Teenager running for mayor of small Summit County town
Fixed to the fridge at 18-year-old Benjamin Goff’s home where he lives with his mom and stepfather is a hand-drawn campaign poster with block letters reading: “Vote Goff Mayor — Make Montezuma Great Again.”
“That was more of a joke,” the high school senior quickly clarified even though he actually has filed to run for mayor of the tiny mountain town in April’s upcoming election.
Explaining the poster, Goff said he was doing “a little art thing” at school and had to make a funny advertisement. “That’s not actually my campaign slogan,” he said, adding that he’s still trying to come up with a good one and doesn’t want “to start a Twitter war with the President.”
Having turned 18 on April 16 of last year, Goff said he knows it’s humorous for someone his age to be running for mayor. Before filing, he had to go door-to-door collecting signatures to get his name on the ballot. He needed 10, but secured a few extra to be safe.
“A lot of people thought it was hilarious,” Goff said of initial reactions to his campaign petition. “But they signed it.”
It’s not just potential voters who find this funny because, according to Goff, his teachers, classmates, parents and even he himself are having fun with his early entry into politics. While the 18-year-old can laugh at his campaign, he’s also framing himself as a candidate for change while taking on some serious issues.
“It honestly just comes down to I don’t like what’s going on in town right now and someone’s got to step up and do something about it,” said Goff, getting serious. “That someone just happens to be an 18-year-old high schooler.”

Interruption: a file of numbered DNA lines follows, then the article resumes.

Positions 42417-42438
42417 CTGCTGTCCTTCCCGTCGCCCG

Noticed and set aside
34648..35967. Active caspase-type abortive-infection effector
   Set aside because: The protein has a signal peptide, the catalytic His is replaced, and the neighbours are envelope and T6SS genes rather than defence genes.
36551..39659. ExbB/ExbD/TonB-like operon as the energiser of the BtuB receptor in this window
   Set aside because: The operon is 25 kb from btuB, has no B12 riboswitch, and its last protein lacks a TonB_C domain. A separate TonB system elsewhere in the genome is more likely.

On paper, the Summit County town high up in the Rocky Mountains, about five miles southeast of Keystone Ski Resort, has fewer than 70 residents. Many of those are second-homeowners, and Town Clerk Sha Miklas recently put the number of full-timers closer to 40.
With nine people running for office in the upcoming election, Goff finds himself on the ballot along with almost a quarter of the town’s full-time population, including Jeremy Nathaniel Conant, Levi Corrigan, Jay Davis, Michelle Farrell, Molly Hood, Dan Maynard and Goff’s stepfather, Paul Hinkley, who are all vying for four open seats on the town’s board of trustees.
Hinkley said some people might think he and his wife, Jeni, put Goff up to running for mayor, but that’s just not true; this project is entirely the young man’s idea.
Most important, Goff said he sees a lingering division after the town’s 2014 election, marred by charges of non-resident voter fraud and botched so badly then-Town Clerk Helen Moorman sued every one of Montezuma’s 61 registered voters in an effort to certify the results.
“Since then, the town has been pretty much split in half,” Goff said. “And one of the reasons I’m running is I don’t want to represent half the town — I want to represent the entire town.”
If elected, Goff said he also plans to take steps ensuring proper upkeep and maintenance of the town’s water tank for fire emergencies, improve relations with the Summit County Sheriff’s Office and do whatever can be done to tamp down the dust that’s kicked during the warmer months.
“I personally would like to see Main Street paved,” Goff said before suggesting that packing down the road could be another option.
For his experience, Goff points to school leadership programs with which he’s been involved since middle school. He also served on student council in middle school and went on a weeklong summer camp designed to produce young leaders.
“I definitely have a lot of leadership skills, and I’ve been developing them since middle school up until now,” he said.
It’s unclear how Goff might balance being mayor and a college schedule, should he get elected and go on to attend school after graduation, but he doesn’t think it will present too much of a problem.
“I got a car,” he said. “We have emails.”
As for his chances of winning, Goff is running against incumbent Lesley Davis, and the young candidate thinks he has enough support to mount a challenge. It will be the first election in which Goff’s old enough to vote, but with his ballot — along with support from his mom and stepfather — Goff has a small, but not insignificant percentage of the vote already locked up.
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